Some bands hit the decade mark and put on a show, go on tour, release a 7-inch — normal stuff like that. For the 10th anniversary of Rex Hobart and the Misery Boys, bandleader Scott Hobart built a museum.
At the Pistol Social Club in the West Bottoms on December 1, Hobart's "Retrospective" museum displayed posters, fliers, costumes, slides and other ephemera from a decade of honky-tonk. At the center of the display was the band, sort of.
Hobart had made cardboard cutouts of all five band members, painted them and connected various parts, using fishing wire, to a pulley system. Powered by the motor of a bread machine from Maj-R-Thrift, the band came to animatronic life.
When I walked in that night, around 10, Van Halen's "Little Guitars" was blaring from speakers behind the flat-tonkin' band. Set up under a proscenium on which Hobart (who works as technical director and master carpenter at the Coterie Theatre) had painted giant six-shooters, the band strummed and nodded in lethargic synchronization.
"I like to do things that people are going to look at and go, Pfff!" he'd told me earlier. "It pulls the rug out from under it. It keeps things from being too serious. This is about looking back and laughing."
Some of it was more about laughing than looking back. For example, the movie booth Hobart had set up in one corner: It was a glittery cardboard construction that looked like the entrance to a carnival arcade. Inside, a TV was showing Okie Noodler, a documentary about barehanded fishermen that used a couple of Misery Boys songs on its soundtrack.
Misery Boy bass player "Black" Jack Charlotte Snow was certainly having fun at the Rexrospective. He saw me with my notepad out and drunkenly accosted me.
"Harper, you're not gonna write about this bullshit are you?"
When I told him I was, he hooted a disapproving Goddamnit! and offered to do an interview. "Van Halen is a huge part about Rex Hobart and the Misery Boys," he said. He went on to explain that David Lee Roth's memoir, Crazy From the Heat, belongs on the dashboard of every band's touring van, "along with the Bible, for when you might need to get out of a scrape."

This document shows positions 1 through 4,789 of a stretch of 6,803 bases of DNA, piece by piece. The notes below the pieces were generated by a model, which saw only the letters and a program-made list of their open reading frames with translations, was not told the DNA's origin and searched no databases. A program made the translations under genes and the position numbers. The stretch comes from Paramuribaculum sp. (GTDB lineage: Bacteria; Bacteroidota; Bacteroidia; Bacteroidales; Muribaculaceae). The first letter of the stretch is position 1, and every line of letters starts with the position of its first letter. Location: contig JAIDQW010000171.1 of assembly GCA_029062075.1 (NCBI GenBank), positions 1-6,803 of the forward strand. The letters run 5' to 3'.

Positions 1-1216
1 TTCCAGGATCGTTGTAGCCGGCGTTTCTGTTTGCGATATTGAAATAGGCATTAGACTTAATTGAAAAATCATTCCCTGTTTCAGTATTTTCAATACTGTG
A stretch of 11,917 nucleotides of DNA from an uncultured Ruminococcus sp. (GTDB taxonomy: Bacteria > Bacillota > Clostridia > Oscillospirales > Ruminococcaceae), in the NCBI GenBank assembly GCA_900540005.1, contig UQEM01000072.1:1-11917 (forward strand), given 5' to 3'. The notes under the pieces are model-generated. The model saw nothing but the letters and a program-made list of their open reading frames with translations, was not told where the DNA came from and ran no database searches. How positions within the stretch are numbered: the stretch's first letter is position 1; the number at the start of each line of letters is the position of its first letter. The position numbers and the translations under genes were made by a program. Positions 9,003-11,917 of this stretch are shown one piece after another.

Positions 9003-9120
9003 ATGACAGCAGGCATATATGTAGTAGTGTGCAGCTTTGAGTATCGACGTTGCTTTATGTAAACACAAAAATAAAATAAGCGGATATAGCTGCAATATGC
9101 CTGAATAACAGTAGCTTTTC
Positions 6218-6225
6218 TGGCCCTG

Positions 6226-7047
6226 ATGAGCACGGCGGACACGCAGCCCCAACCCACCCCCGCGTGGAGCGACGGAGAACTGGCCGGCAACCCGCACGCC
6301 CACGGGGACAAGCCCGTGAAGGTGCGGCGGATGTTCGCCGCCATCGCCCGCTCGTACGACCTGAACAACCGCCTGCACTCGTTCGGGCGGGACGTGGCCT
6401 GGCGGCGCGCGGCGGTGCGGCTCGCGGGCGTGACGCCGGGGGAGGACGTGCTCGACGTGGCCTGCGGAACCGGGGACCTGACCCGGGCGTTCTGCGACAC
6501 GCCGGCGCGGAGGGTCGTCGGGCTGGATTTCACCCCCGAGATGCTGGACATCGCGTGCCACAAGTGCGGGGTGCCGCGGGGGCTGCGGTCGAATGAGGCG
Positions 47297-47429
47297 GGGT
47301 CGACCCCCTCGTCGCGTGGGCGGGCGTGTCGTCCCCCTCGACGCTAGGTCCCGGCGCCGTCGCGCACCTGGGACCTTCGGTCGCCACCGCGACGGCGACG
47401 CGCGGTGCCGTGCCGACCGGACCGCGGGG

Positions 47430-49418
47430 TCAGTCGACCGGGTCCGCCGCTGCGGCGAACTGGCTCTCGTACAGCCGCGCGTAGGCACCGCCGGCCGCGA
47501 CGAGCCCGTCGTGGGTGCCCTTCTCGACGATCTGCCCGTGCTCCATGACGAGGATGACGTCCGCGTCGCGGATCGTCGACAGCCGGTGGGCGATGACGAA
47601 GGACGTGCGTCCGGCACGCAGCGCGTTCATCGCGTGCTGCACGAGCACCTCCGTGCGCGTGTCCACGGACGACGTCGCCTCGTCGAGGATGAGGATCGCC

Black Jack, like all of the Misery Boys (Solomon Hoeffer on pedal steel, J.B. Morris on guitar, T.C. Dobbs on drums), is an invented character. Rex Hobart and the Misery Boys, though a damn fine country band with four albums on Bloodshot Records, is a quest of the imagination.
In 1986, Hobart's father, the original Rex Hobart, a guitar-strumming shoe repairman, was shot and killed outside his girlfriend's house after a night on the town.
In taking on his father's name and writing sad and funny songs such as "I'll Forget Her or Die Crying" and "Gotta Get Back to Forgetting You" and dozens more, Hobart expounds upon the dreams of a tragic figure. Using that loss as a starting point, he has created art that is both heartbreaking and fit for popular enjoyment by way of his band's vaudevillian personae.
"People are fallible, but if you have characters in a band, stage names, you step into timelessness," Hobart explained, a can of High Life in hand. "The fantasy won't let you down, if you believe in it."
Not many believers showed up to the Rexrospective. Maybe if the band had actually played, more folks would have come. I sure am glad I went. And I should've called Hallmark, because it was a night chock full of special moments.
Like when J.B. Morris and local rocker Cody Wyoming and an aging dude named Bill, who was handing out glow bracelets and talking about the old days of the West Bottoms stockyards, were all sitting around gabbing, and a George Jones song came on the stereo. While Bill yammered on, Morris tilted back his head, closed his eyes and sang along to Jones in his well-water-pure tenor.
Man, you can't lay a price on a moment like that.